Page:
Saturday, February 20, 2016

Yes, Unique, The Black Trailblazer Is Alive and Well in American Politics

The Green Room was alit with excitable greetings amongst the many champions of public policy.  Provocative conversations about China's economy and its impact on the US economy, Nannie Helen Burroughs cultural impact and the chasms between the Republican establishment and Tea Party radicals were fervent and boisterous.  Amidst the afternoon's electricity, a little 5 year old girl stood, bracing herself between two chairs, awaiting the opportunity of her life.  How great it would be to return to her DC charter school to tell all that she had met her favorite Trailblazer.

Was she waiting for the elegant, former Florida Lieutenant Governor Jennifer Carroll?  No.  Maybe it was one of America's Great Jack Kemp Urban Economic pioneers, Robert Woodson, that stirred her fancy?  No.  Unique's choice of admiration was for a conservative that best supported her efforts to lead her dance and baton twirl team--Music Star BriaMarie.  Posing with the "Fresh Princess", pressing her autographed CD to her heart, Unique exuded a sense of appreciation, ambition and hope that could only be found at the Fourth Annual “Black Republican Trailblazer Awards Luncheon™” in Washington, DC.

Black Americans for a Better Future”, founded by longtime Republican political operative, syndicated newspaper columnist and author Raynard Jackson, hosted a transformational, intergenerational weekend event.  Not anchored to the symbols preferred in emanating a message that one is reaching out to "blacks" to try the Republican brand, Jackson chose the Willard International, across the street from the White House, to openly defy the myth, accepted woefully on both sides of the aisle, that it is a bleak pursuit of promise to recruit voters from Urban America.  With grace and precision, he honored such Titans as Carroll, Woodson, Trailblazing financier Ambassador Harold E. Doley, Jr.,  Legendary ABA/NBA Basketball Player James “Jimmy” Jones, George H. W. Bush Presidential Library CEO Fred D. McClure and Webster University Graduate School Professor Allegra McCullough while promoting the values and principles of the conservative movement.  Jackson weaved the personal victories of titans with the aspirations of grassroots champions not availed the limelight by National Republican organizations.

Who'd heard of West Virginia Delegate Jill Upson (R) outside of the coal mines of the Appalachian Mountains?  Having lost by 286 votes to a Democrat incumbent in 2012, she faced challenges deemed insurmountable by those that believe outreach is advancing "anti-abortion and anti-same-sex marriage" messaging in urban centers during elections.  She faced a Democrat incumbent in a population that was highly registered Democratic.  With the encouragement of WV GOP Chair Conrad G. Lucas II, in 2014, Upson took her "Limited, lean and effective government and Low taxes" message to We the People and became the first Black Female Republican ever to represent West Virginia District 65.  Who knew? Standing before the Honorees, Upson enlightened us that victorious Trailblazers, obscured by the    competition for every black voter, desire national notoriety through media invitations and fiscal support for their grassroots achievements.  October endorsements before November general elections are nice but, pioneering campaigns need the reward of faithful party supporters.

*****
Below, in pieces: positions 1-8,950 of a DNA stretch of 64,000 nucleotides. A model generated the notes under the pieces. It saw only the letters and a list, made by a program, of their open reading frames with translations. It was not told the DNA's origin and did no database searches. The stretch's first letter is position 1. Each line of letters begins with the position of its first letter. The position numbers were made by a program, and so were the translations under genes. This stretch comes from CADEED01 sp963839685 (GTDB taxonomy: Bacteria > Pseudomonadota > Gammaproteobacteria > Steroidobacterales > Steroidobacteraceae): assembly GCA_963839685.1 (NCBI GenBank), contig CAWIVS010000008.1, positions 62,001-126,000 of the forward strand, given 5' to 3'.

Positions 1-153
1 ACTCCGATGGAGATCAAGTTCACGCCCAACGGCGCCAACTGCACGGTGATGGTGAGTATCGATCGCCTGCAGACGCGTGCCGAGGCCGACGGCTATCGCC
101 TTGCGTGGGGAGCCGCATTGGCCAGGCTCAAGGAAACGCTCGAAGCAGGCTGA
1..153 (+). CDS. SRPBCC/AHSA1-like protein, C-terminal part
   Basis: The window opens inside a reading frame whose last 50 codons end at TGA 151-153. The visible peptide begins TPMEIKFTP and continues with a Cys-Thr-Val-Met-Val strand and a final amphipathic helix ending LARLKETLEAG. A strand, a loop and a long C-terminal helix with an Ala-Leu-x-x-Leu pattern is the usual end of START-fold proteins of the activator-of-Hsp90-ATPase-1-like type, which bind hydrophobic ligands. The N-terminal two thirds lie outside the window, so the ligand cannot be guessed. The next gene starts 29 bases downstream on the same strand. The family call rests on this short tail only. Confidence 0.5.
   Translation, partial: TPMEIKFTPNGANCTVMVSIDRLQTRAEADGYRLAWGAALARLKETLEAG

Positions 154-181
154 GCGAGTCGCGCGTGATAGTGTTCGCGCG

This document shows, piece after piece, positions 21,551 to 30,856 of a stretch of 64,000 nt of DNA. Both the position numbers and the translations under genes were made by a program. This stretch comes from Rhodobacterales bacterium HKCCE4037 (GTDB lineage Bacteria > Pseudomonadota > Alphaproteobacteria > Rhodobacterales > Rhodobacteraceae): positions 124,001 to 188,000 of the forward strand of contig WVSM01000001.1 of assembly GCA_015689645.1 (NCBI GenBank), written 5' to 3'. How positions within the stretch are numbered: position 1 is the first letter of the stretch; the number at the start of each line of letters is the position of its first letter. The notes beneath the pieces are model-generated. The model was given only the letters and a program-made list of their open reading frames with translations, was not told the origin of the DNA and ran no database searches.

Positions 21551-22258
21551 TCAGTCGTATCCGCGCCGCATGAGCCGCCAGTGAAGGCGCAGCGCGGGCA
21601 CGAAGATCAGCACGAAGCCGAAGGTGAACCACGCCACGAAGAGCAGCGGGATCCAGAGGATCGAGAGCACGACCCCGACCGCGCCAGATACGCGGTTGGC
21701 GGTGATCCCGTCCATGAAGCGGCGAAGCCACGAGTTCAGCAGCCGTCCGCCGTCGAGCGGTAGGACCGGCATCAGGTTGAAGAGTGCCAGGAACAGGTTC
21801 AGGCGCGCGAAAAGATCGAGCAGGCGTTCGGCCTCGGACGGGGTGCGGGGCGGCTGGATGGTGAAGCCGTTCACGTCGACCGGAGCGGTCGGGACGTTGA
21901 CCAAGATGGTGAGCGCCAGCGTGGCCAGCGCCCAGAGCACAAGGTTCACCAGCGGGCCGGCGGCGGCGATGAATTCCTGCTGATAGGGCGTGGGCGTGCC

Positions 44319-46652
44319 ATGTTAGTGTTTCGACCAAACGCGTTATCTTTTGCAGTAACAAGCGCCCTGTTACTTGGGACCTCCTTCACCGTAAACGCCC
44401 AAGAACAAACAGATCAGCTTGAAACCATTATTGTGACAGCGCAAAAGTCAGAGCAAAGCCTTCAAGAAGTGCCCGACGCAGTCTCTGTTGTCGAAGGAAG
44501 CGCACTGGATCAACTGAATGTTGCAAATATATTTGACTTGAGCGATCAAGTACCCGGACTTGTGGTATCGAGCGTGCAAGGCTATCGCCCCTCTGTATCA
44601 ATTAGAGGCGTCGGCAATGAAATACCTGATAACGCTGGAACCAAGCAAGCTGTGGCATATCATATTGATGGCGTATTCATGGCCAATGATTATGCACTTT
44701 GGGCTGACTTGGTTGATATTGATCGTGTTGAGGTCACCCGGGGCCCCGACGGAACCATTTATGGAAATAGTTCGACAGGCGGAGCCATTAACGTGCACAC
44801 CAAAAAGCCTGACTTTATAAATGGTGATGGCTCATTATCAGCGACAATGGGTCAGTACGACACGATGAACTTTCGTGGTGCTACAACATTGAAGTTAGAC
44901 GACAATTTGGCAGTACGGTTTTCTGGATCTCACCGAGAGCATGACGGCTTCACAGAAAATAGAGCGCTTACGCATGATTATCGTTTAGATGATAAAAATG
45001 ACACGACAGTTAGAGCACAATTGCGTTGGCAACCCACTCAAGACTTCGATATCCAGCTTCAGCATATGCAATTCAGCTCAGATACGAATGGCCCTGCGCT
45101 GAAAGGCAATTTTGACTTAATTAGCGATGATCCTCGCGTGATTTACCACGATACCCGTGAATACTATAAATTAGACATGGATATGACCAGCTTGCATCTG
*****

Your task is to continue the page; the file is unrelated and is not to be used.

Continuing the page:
Upson is not the only candidate desiring to "feel the love" of a Party that is repenting from its years of absence from Urban America and rededication to black voters.  Ralph Chittams, Sr., DC GOP Vice Chairman, and Teri Galvez, former DC Republican Vice Chairwoman, represent the faces of urban conservative messengers that have trail blazed in communities adverse to the GOP machine.  Each seeking delegate posts at the Republican National Convention understands that the modern GOP must not only be seen and heard but must protect the values and principles of the GOP Platform.  Chittams advises that, while bold electoral candidates are great, the real power is behind the scenes in recruiting men and women that desire not to change the platform to recruit voters but seek to secure the platform to re-engage voters.  The re-engagement is essential to reach persons that, after 50 years of Democrat rule, seek a message of entrepreneurship, safe neighborhoods and prosperity that is not dependent on bureaucratic promises.  Terri Galvez understood the power of Trailblazers weekend.  Not merely an attempt to check off a GOP event celebrating Black History month, the weekend brought the isolated into family.  She messaged her friends via Facebook: